Gadhafi said in a Turkish television interview that Libyans would fight back if Western nations imposed a no-fly zone to prevent his regime from using its air force to bomb government opponents staging a rebellion.
He said imposing the restrictions would prove the West's real intention was to seize his country's oil wealth.
"Such a situation would be useful," Gadhafi said. "The Libyan people would understand their real aims to take Libya under their control, to take their freedoms and to take their oil and all Libyan people will take up arms and fight."
Gadhafi spoke with Turkey's state-run TRT Turk television late Tuesday after a surprise appearance at a hotel where foreign journalists are staying in Tripoli.
In separate remarks, he called on Libyans in the rebel-held east of the country to take back control from the opposition leaders who have seized the territory.
Forces loyal to the Libyan leader have been fighting rebels in the east as well as in a handful of towns close to the capital Tripoli, where he has total control.
In the interview, Gadhafi was responding to U.S. and British plans for action against his regime, including imposing a no-fly zone to prevent Gadhafi's warplanes from striking rebels.
Gadhafi claimed such a move would lead Libyans to understand that the foreigners' aim was to seize oil and take their freedom away. If that happened, he said, he "Libyans will take up arms and fight."
Libyan state television also broadcast remarks by Gadhafi addressing a group of youths from the town of Zintan, 75 miles (120 kilometers) southwest of Tripoli. Gadhafi again blamed al-Qaida operatives from Egypt, Algeria, Afghanistan and the Palestinian territories for the turmoil roiling his country since Feb. 15.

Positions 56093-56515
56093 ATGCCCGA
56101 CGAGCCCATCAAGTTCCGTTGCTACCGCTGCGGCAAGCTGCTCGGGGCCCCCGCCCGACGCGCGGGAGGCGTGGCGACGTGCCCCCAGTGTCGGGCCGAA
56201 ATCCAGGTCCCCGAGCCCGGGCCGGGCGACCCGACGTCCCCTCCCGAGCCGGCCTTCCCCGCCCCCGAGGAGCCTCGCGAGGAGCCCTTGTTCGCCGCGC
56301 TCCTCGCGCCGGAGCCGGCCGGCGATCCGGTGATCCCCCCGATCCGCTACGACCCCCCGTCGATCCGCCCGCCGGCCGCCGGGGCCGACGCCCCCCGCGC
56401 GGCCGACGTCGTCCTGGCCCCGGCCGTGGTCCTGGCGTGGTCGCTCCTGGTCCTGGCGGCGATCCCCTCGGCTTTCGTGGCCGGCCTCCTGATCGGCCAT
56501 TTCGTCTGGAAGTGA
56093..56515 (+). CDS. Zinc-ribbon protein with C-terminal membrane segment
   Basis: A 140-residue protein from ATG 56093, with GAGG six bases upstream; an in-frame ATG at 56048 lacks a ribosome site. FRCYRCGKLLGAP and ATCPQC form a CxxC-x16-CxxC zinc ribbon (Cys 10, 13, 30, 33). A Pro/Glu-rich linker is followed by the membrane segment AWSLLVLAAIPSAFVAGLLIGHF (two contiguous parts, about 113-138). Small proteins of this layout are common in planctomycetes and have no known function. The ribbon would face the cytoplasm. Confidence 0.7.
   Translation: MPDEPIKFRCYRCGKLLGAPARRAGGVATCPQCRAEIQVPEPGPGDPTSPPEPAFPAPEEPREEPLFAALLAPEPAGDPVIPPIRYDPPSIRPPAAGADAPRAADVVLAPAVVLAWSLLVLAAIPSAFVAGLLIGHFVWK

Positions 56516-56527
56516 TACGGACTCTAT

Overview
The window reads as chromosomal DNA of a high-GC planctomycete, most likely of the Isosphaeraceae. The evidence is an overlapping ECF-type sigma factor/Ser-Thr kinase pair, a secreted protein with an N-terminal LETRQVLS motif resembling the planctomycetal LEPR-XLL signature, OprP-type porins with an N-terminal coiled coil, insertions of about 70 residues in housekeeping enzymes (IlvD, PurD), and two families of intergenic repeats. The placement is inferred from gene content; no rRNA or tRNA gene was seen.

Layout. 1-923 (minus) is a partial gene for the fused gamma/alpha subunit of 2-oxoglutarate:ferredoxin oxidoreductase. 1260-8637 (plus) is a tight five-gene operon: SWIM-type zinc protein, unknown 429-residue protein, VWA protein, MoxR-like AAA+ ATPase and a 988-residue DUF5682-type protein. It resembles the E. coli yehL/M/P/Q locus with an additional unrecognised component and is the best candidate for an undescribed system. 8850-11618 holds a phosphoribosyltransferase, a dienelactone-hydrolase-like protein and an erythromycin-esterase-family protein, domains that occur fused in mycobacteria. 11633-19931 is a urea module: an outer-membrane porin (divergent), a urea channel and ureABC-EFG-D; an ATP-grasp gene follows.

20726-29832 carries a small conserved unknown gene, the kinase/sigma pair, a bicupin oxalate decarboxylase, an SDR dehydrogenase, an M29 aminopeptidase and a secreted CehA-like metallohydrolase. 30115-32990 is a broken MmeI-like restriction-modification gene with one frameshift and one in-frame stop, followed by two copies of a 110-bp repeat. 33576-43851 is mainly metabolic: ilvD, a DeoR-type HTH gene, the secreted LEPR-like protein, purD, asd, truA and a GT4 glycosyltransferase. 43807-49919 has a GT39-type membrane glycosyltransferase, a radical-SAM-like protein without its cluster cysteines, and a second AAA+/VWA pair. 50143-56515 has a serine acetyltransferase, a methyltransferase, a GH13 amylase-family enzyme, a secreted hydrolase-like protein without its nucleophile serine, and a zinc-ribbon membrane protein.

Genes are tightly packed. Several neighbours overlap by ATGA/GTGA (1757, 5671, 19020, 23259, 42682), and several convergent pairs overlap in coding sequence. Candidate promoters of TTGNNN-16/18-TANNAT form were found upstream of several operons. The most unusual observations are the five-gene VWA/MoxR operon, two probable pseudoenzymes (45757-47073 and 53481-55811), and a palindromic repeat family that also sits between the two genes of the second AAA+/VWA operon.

State television broadcast Gadhafi's address early on Wednesday, but did not say when the Libyan leader had spoken.
Gadhafi has been in power since 1969, when he led a military coup that topple the monarchy.
In the TRT Turk interview, Gadhafi said there were no legitimate grounds for a foreign intervention in his country, insisting that Libya was only fighting al-Qaida as in Afghanistan or Pakistan.
"If al-Qaida seizes Libya, that will amount to a huge disaster," Gadhafi said. "If they (al-Qaida fighters) take this place over, the whole region, including Israel, will be dragged into chaos. Then, (al-Qaida leader Osama) Bin Laden may seize all of north Africa that faces Europe."
The violence in Libya has taken a toll on the country's oil production. For the past week, government forces and rebels have been battling around several key oil ports east — Brega, Ras Lanouf and Sidr. At their peak, those three export terminals handled about 715,000 barrels of crude per day, or roughly 45 percent of the country's exports, according to figures published in industry publication Africa Energy. A fourth eastern port, Marsa al-Harigah, handled another 220,000 barrels per day.
In total, those four ports would then account for almost 60 percent of the country's crude exports.
"We were already seeing Libya as pretty much being closed," said Samuel Cizsuk, Mideast oil analyst with IHS Global Insight in London. "It was only a question of time before the escalating violence would damage oil facilities."
"Libya has been discounted from the global markets," he said.
Michael reported from Tripoli. Bradley Klapper and Matthew Lee in Washington, Derek Gatopoulos in Athens and Tarek El-Tablawy in Cairo contributed to this report.